Add that to the massive rise of British children living in poverty to almost 5 million (assume the two figures are related to some extent) and it's clear that the current Government has presided over a scandalous decline in the standard of living for the poorer members of our society.
But what is "poverty"?
For those in work it is currently defined as earning less than 60% of the median wage.
As several political parties are trying to get the poverty issue on the agenda for the election, it is probably almost the time when the Government does it's usual trick i.e. change the definition of poverty - say to 50% of the median wage - to minimise the perceived scale of the problem, just as they did with the unemployment figures.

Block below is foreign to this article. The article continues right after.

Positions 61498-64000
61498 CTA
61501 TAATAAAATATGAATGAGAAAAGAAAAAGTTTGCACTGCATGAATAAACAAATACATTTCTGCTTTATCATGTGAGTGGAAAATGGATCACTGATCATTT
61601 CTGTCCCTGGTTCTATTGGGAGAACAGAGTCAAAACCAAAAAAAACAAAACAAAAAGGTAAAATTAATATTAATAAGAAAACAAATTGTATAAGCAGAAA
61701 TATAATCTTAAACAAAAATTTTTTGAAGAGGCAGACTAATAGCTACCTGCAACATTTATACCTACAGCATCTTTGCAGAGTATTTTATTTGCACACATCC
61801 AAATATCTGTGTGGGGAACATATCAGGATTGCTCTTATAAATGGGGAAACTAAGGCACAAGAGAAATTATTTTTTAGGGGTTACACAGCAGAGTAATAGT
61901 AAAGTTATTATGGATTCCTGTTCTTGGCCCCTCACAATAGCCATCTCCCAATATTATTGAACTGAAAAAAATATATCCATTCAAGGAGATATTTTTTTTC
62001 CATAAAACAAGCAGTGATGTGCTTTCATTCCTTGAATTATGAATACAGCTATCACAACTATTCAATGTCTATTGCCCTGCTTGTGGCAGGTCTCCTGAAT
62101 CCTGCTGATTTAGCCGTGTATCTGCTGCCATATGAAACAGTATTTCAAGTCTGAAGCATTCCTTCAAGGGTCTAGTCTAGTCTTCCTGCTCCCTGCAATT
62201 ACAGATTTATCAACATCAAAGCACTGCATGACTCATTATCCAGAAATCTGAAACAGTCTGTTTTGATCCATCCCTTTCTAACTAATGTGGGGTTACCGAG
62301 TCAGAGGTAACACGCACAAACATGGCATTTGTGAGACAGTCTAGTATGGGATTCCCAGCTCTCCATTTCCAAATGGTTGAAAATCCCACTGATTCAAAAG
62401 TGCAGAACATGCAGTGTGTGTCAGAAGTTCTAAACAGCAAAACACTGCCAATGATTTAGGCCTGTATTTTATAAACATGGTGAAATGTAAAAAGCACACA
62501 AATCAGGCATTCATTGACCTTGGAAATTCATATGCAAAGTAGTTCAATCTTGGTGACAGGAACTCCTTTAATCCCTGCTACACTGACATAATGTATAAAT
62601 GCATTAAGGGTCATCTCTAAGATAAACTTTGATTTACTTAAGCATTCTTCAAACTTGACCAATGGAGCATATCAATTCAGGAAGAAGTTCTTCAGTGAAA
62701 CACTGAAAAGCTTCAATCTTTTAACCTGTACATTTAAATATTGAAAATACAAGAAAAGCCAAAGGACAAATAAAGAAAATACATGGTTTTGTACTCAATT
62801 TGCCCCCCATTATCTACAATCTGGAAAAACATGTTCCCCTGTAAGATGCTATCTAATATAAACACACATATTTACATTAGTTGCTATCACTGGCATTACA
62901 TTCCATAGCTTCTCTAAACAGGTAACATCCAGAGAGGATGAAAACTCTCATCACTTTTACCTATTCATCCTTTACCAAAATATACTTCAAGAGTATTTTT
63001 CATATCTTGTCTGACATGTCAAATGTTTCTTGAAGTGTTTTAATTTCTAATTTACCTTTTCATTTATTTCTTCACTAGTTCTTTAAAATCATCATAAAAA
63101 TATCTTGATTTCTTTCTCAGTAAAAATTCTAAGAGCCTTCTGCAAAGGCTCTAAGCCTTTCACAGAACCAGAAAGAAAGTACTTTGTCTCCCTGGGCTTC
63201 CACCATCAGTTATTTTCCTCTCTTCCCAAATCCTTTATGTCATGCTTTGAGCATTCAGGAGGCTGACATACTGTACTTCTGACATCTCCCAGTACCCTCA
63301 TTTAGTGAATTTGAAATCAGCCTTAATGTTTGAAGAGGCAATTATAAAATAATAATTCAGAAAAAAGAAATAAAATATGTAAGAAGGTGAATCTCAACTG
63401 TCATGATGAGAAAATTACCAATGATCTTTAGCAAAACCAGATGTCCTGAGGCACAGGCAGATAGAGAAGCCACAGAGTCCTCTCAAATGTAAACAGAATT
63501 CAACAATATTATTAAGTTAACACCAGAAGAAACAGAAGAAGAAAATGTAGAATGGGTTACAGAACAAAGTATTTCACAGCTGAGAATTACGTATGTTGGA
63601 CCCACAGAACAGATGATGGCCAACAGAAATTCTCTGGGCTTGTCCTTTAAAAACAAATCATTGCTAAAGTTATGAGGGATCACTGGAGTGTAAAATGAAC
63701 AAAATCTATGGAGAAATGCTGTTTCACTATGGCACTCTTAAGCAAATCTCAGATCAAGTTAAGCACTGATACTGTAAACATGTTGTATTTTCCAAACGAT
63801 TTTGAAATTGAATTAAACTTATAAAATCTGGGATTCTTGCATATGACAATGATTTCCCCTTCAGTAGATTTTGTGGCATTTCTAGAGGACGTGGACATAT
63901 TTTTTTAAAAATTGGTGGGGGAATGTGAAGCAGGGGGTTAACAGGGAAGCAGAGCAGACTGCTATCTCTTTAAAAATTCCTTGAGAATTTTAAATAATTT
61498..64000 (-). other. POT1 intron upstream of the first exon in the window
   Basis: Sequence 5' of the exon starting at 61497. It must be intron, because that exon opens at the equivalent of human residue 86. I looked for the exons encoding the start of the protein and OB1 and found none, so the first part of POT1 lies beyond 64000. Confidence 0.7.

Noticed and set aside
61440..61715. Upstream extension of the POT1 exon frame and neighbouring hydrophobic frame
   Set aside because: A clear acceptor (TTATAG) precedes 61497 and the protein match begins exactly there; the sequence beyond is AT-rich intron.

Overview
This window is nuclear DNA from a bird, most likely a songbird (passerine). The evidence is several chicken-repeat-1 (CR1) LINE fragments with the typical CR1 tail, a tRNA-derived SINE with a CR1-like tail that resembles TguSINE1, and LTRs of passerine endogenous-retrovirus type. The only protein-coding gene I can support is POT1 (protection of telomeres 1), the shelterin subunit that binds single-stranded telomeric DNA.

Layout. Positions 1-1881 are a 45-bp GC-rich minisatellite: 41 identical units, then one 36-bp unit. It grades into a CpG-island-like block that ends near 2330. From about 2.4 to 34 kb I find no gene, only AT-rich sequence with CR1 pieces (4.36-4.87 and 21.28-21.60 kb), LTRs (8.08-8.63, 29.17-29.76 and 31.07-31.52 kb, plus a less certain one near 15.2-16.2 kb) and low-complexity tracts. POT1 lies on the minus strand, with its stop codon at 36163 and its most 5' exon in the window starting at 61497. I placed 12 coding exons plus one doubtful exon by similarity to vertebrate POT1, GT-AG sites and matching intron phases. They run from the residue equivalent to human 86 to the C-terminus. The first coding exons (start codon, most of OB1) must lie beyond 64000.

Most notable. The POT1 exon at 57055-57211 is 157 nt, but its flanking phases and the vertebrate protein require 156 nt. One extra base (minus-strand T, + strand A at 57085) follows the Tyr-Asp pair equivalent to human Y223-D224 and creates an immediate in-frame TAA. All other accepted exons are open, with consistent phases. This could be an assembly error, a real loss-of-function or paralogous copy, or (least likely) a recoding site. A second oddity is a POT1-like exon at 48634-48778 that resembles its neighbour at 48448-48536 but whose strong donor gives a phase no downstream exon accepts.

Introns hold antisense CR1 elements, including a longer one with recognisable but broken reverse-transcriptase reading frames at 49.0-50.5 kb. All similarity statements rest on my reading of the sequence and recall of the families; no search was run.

In fact it's likely that there is a correlation i.e. move people off benefits and into a low paid zero hours contract that still leaves them in poverty but looks better for the unemployment figures.
Do you think the Government have left it too late/too close to the election to get away with redefining poverty at this stage or do you think they'll wait until their majority is confirmed and slip it in on a busy news day after the election when nobody is looking?